What It’s Like to Lose Someone to a “Dishonorable” Death

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It’s only natural to ask someone how their beloved died but sometimes it’s an answer you don’t want to give and for others it’s a badge of honor.

*Trigger warning: these are just my opinions and viewpoints and may be controversial.

Within the widow/widower community I’ve seen many subgroups created according to the way your spouse died. These groups can relate to one another, offer support, and give advice and understanding that only those people can offer. It’s in these groups that you share how you lost your beloved and no one is judging you. It’s wonderful to be able to open up to people who understand.

But if you are sharing your story to the general public, family, or friends it can be a different reaction then anticipated depending on how your spouse died.

I’ve noticed that deaths are judged by others on somewhat of an invisible death scale and are ranked from “most noble and honorable” to “embarrassing” or “I’d rather not say”—-okay, I made this scale up but seriously, this is true. How do I know? I’ve lived with this scale and I’ll be sharing below what it’s like to have a loved one die low on the scale.

For instance, there is the group of individuals who died from an illness or other circumstance and their battle was long and hard. You know who these people are. Typically websites have been created to honor them, marathons run for them, t-shirts designed, a special ribbon is worn in their honor, or a memorial made. When their surviving spouse talks about them everyone’s eyes glisten in support and the spouse gets a pat on the back for standing by their side through the courageous battle. The sympathy level is the highest with this group so no matter how great the deceased person was (or not) they are held to a high regard.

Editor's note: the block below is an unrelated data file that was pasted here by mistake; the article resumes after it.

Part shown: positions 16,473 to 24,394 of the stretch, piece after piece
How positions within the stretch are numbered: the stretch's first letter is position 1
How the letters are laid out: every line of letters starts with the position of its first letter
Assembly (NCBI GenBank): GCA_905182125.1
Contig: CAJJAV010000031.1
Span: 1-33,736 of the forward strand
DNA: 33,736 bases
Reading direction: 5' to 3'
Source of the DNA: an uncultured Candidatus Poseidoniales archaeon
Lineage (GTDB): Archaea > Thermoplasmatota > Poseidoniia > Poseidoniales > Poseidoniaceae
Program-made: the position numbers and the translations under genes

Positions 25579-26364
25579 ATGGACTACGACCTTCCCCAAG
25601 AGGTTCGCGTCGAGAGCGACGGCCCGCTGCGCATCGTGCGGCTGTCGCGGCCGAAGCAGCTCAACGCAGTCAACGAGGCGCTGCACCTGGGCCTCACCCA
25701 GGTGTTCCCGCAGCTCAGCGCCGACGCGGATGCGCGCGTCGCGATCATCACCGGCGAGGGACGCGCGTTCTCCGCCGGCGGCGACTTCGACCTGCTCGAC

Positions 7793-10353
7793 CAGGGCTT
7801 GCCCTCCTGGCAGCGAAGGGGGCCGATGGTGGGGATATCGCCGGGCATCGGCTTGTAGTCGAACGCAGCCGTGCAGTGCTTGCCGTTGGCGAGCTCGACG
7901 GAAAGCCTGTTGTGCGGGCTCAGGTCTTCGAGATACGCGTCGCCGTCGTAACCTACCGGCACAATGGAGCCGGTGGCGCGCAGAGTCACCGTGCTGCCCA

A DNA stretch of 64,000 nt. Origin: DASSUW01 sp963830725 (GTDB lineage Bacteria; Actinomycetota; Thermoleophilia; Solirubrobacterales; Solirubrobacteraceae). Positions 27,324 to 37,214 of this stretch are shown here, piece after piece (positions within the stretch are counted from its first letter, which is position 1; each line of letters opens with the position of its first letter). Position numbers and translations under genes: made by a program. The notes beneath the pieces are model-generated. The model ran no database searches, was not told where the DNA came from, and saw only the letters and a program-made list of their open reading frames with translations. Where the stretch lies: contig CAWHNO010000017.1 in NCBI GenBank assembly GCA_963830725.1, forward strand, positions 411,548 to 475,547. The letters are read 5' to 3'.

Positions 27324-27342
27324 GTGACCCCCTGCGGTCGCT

Also high on the scale are the group of people who fall into the category of tragedy: car accident, military accident, hiking accident, murdered, etc. Everyone wants to donate to this group, help out, and everyone feels terrible for the surviving family members. When people speak of the deceased person in this group you might hear “oh it’s just terrible what happened to him!” or “her life was cut too short, it’s so tragic”. Again, sympathy is high regardless if this person was good or bad.

In the middle of the scale are many different situations as to why someone died and the reaction from those around will depend on the circumstances. Sometimes there is great sympathy and others may say things like “well, he/she was old anyways”. This is the middle.

Then, there are the less than honorable deaths…these are the ones where people shy away from discussing details and just hate talking about how the death occurred. These may include suicide, drug addiction, alcohol abuse, DUI, eating disorder, or basically any death caused by the deceased persons bad choices.